Lester dirt is now the official state soil, according to our new Omnibus Agriculture Bill. I've actually read it. The deft prose, the lyrical turn of phrase -- why, it's almost like a Broadway show tune lyric. Let's all sing along:
"18J.01 DEFINITIONS.(a) The definitions in sections 18G.02, 18H.02, 27.01, 223.16, 231.01, and 232.21 apply to this chapter. (b) For purposes of this chapter, "associated rules" means rules adopted under this chapter, chapter 18G, 18H, 27, 223, 231, or 232, or sections 21.80 to 21.92."
That clarifies things, doesn't it? Here you've been walking around wondering whether "associated rules" referred to section 18G.02 or 18G.01. Now all doubt is removed. The path is clear.
That's why agriculture in this state had such a rocky start: Homesteaders broke up the prairie with oxen and plows, then stood around scratching their heads, wondering whether subsection B of chapter 3, part 3.14, meant they should plant barley, or scatter nuts and bolts and hope tractors grew from the earth. Help! Some laws, please!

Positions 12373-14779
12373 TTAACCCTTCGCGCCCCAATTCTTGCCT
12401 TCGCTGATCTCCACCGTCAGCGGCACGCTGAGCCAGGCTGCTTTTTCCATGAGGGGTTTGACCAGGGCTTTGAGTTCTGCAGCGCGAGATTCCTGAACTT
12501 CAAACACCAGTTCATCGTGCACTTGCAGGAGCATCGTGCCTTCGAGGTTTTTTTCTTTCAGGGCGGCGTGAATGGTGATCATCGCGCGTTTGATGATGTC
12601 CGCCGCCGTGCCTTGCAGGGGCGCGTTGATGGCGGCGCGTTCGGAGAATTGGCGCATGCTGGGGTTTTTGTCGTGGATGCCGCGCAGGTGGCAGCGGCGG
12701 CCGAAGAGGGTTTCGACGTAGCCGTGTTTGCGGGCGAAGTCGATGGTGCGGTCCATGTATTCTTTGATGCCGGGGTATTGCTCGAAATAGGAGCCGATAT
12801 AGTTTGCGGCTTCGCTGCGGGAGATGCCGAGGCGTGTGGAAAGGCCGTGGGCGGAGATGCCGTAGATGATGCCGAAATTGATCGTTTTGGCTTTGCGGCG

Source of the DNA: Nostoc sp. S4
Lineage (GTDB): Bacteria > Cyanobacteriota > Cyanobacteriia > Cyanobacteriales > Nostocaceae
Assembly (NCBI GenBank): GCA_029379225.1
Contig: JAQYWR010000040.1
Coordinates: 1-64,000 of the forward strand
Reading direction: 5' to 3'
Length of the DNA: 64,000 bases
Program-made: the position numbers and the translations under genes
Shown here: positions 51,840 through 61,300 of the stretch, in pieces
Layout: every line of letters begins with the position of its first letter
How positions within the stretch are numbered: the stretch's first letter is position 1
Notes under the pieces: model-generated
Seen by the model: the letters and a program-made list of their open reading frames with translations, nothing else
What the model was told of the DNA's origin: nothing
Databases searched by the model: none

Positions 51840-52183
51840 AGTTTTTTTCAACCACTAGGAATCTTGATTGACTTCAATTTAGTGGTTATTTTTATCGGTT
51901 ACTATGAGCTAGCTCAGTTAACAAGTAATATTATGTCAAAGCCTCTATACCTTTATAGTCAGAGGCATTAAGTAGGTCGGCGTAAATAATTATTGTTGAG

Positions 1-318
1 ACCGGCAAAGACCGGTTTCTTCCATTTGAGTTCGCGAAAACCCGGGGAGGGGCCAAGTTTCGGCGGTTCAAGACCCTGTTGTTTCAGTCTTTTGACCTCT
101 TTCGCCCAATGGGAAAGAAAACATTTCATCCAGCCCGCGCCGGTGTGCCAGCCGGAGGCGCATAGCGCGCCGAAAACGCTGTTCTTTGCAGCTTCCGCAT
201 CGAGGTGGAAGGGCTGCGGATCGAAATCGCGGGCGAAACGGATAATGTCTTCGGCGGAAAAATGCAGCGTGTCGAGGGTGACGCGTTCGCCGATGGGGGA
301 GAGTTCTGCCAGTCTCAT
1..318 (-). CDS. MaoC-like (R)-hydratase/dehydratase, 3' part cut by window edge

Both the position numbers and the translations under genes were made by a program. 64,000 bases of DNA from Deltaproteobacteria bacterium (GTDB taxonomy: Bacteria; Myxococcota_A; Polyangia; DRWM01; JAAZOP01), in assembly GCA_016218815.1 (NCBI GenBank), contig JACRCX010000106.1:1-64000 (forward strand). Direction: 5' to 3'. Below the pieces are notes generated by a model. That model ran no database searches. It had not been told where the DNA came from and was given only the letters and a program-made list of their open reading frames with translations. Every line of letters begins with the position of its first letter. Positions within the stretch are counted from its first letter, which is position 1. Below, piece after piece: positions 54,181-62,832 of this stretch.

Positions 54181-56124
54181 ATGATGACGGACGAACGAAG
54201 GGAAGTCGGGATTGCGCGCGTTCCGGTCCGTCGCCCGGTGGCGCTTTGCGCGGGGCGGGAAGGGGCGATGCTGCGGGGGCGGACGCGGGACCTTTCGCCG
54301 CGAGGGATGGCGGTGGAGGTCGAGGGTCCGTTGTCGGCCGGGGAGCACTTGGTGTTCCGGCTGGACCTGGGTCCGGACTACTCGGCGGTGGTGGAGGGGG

My favorite: "The commissioner, upon presentation of official department credentials, must be granted immediate access at reasonable times to sites where a person manufactures, distributes, uses, handles, disposes of, stores, or transports seeds, plants, grain, household goods, general merchandise, produce, or other living or nonliving products or other objects regulated under chapter 18G, 18H, 27, 223, 231, or 232; sections 21.80 to 21.92; or associated rules."
General merchandise, living or non? Well, that narrows it down. So I buy some lettuce. I will use it and handle it, store it, then dispose of it. The commish can show up, flash a badge and say he's from the department of Dead Salad Components Regulation, help himself to a Coke from the fridge and say "have a nice day."
Of course, he won't. But it strikes you as something they write just in case they need it.
The bill also included a designation of "Lester" as the state soil. One line, just to show they could do it if they wanted to.
Did they read it before they voted on it? Will the governor read it? We know this: Bills are written so they're understood only by the people paid to enforce them. At least there's a glimmer of hope; the bill, having piled up a mountain of new statutes, repeals several old ones.
That must have been like pulling teeth, which, of course, is covered by a different bill entirely.
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